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I came across the following question in a hackerrank competition, which is based on topological sorting of a DAG.

https://www.hackerrank.com/contests/hourrank-29/challenges/birthday-assignment/forum

Problem description:

Nikita has a family tree $T$ consisting of $N$ members number from $1$ to $N$. Each of the $N-1$ edges in the tree represents a directed relationship. Basically if there is an edge from member $A$ to $B$, it means $B$ was born before $A$. Now, Nikita knows that these $N$ members were born in last $M$ days and only $1$ person was born on a single day, She is interested in calculating the number of ways to assign birthdays to each of the $N$ family members.

Since the required answer can be quite large, print it modulo $10^9+7$.

Editorial:

By now, you might have got the problem is all about finding the number of topological sortings in the randomly directed tree $T$.

Let randomly root the tree $T$ at any node say $1$. Lets calculate a $dp(i, j)$ denoting the number of topological sorts of subtree rooted at $i^{th}$ node such that $i^{th}$ node is placed at position. Assume that there are $X$ outgoing edges to the children from and $Y$ incoming edges. Note that all the $X$ children has to be placed on the left and all the $Y$ children has to be placed on the right side of $i^{th}$ in a valid topological sort.

Now lets calculate another $dp(i, j)$ for those $X$ nodes. Similiarly, we will do for $Y$ nodes. Here $dp(i, j)$ denotes the number of ways of filling $j$ spaces using topological sorts of subtrees rooted at $X_1, X_2, \cdots X_i$ such that $X_1, X_2, \cdots X_i$ is placed in $j$ spaces. Note that to compute this $dp$, we can use the $DP$ already calculated at these children nodes.

$$dp(i, j) = \sum_{1 \le k \le |S_i|} \left( nCr(j, k) \times dp(i-1, j-k) \times \sum_{1\le l \le k} DP(i, l) \right)$$

Note that this $\sum_{1\le l \le k} DP(i, l)$ is just a prefix sum and can be precomputed.

Now, for $X$ nodes basically you have computed $dp_j$, number of filling up $j$ spaces using subtrees of $X$ nodes such that $X_1, X_2, \cdots X_x$ is included. Lets call this $dp$ as $left[]$ and similary call the $dp$ for $Y$ nodes as $right[]$.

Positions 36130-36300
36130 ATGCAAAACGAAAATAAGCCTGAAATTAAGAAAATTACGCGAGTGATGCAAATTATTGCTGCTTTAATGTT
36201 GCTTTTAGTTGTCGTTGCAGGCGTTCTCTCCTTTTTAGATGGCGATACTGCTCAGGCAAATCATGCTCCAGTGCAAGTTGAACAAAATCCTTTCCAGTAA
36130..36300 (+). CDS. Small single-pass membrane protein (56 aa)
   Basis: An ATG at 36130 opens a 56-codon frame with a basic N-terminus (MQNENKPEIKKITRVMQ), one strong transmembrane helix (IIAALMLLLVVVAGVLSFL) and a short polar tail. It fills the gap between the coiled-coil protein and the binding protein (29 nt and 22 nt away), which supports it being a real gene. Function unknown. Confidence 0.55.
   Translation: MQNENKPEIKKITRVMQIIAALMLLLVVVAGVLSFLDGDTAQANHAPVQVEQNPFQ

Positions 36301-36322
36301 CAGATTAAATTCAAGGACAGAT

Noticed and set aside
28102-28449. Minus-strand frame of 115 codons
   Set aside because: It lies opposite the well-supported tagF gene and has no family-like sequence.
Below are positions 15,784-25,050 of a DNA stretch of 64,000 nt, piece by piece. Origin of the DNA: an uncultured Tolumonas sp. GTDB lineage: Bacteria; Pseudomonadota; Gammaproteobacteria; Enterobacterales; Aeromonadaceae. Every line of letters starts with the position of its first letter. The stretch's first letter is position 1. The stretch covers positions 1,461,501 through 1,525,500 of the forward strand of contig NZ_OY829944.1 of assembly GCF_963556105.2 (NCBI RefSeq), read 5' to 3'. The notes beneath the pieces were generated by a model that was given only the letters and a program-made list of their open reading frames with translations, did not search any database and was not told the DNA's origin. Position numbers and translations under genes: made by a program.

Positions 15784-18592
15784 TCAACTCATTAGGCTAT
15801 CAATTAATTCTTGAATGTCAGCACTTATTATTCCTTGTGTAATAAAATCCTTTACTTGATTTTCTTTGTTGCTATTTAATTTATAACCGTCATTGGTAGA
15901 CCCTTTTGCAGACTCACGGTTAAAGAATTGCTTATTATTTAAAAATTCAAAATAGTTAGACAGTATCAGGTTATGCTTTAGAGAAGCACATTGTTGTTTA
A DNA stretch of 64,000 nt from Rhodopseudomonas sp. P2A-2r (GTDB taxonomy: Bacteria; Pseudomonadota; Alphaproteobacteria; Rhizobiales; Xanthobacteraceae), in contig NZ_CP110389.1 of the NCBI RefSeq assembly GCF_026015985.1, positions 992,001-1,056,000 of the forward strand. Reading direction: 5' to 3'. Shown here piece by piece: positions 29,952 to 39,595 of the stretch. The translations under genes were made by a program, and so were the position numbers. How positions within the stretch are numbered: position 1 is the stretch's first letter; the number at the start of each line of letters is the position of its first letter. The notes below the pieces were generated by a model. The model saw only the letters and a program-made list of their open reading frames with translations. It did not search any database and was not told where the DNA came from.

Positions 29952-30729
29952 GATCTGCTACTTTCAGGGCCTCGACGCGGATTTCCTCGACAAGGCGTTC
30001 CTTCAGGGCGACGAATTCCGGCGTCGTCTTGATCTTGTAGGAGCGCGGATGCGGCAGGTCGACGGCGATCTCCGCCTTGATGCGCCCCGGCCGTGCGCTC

$$DP(i, j) = \sum_{1\le k < j} nCr(j-1, k) \times {left}_k \times nCr(a, b) \times {right}_{a-b}$$

Where $a = SZ_i - j$, $b = SZ_x - k$ and $SZ_i$ denotes the size of subtree rooted at $i^{th}$ node & $SZ_x$ denotes the sum of sizes of all subtrees rooted at all those $X$ nodes.

In the editorial section, it is claimed that the time complexity of the solution is $O(N^2)$. However, the problem is actually about finding all the topological sortings of a DAG, which to my knowledge is a NP-hard problem.

I believe that the added constraint that the number of edges is equal to $N-1$ simplifies the solution, and I couldn't think of any other possibility.

Could anyone kindly validate the solution?

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First, the problem is about counting, not finding, all the topological sorts (though it is still hard for general DAGs). Second, the constraint that the graph is a tree makes this problem much simpler.

Consider a node $n$ with $k$ children $n_1,\ldots,n_k$. Suppose the subtrees rooted by $n_1,\ldots,n_k$ are respectively $T_1,\ldots,T_k$, the sizes of $T_1,\ldots,T_k$ are respectively $s_1,\ldots,s_k$, and the numbers of topological sorts of the members in $T_1,\ldots,T_k$ are respectively $c_1,\ldots,c_k$, then the number of topological sorts of the members in the tree rooted by $n$ is

$$\frac{(n_1+\cdots+n_k)!}{n_1!n_2!\cdots n_k!}c_1c_2\cdots c_k.$$

Using the formula above, you can compute the number of topological sorts of the members in each subtree from bottom to top. This results in an $O(N^2)$ algorithm.

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    $\begingroup$ The formula that you have given works only for trees in which EVERY NODE HAS ONLY ONE PARENT. However, in this case, there could be multiple parents of a single node. I think what the question-setter means by trees is that there is at most one directed path between any two nodes. There is a test case in which a node is shown to have multiple parents. $\endgroup$ – Siddharth Joshi Sep 13 '18 at 14:30

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